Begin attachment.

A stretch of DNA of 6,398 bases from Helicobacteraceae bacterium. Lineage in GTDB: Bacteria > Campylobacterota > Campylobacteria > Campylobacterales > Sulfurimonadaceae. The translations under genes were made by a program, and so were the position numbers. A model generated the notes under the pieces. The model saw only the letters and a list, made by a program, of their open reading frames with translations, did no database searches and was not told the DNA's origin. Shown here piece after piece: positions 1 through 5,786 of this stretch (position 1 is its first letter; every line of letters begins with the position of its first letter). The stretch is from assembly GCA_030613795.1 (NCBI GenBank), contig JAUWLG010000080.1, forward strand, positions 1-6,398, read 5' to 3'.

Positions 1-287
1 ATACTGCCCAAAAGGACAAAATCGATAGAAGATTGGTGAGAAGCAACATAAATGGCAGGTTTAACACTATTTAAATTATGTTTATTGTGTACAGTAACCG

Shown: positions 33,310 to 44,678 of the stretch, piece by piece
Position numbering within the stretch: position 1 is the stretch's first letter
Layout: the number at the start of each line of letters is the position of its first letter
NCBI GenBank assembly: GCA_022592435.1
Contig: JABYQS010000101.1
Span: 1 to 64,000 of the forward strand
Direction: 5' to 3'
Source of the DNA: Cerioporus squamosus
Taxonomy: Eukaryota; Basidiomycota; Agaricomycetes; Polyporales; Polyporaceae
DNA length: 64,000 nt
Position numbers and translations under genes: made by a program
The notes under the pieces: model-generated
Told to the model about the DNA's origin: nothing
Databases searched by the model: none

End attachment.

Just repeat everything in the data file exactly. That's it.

A stretch of DNA of 6,398 bases from Helicobacteraceae bacterium. Lineage in GTDB: Bacteria > Campylobacterota > Campylobacteria > Campylobacterales > Sulfurimonadaceae. The translations under genes were made by a program, and so were the position numbers. A model generated the notes under the pieces. The model saw only the letters and a list, made by a program, of their open reading frames with translations, did no database searches and was not told the DNA's origin. Shown here piece after piece: positions 1 through 5,786 of this stretch (position 1 is its first letter; every line of letters begins with the position of its first letter). The stretch is from assembly GCA_030613795.1 (NCBI GenBank), contig JAUWLG010000080.1, forward strand, positions 1-6,398, read 5' to 3'.

Positions 1-287
1 ATACTGCCCAAAAGGACAAAATCGATAGAAGATTGGTGAGAAGCAACATAAATGGCAGGTTTAACACTATTTAAATTATGTTTATTGTGTACAGTAACCG

Shown: positions 33,310 to 44,678 of the stretch, piece by piece
Position numbering within the stretch: position 1 is the stretch's first letter
Layout: the number at the start of each line of letters is the position of its first letter
NCBI GenBank assembly: GCA_022592435.1
Contig: JABYQS010000101.1
Span: 1 to 64,000 of the forward strand
Direction: 5' to 3'
Source of the DNA: Cerioporus squamosus
Taxonomy: Eukaryota; Basidiomycota; Agaricomycetes; Polyporales; Polyporaceae
DNA length: 64,000 nt
Position numbers and translations under genes: made by a program
The notes under the pieces: model-generated
Told to the model about the DNA's origin: nothing
Databases searched by the model: none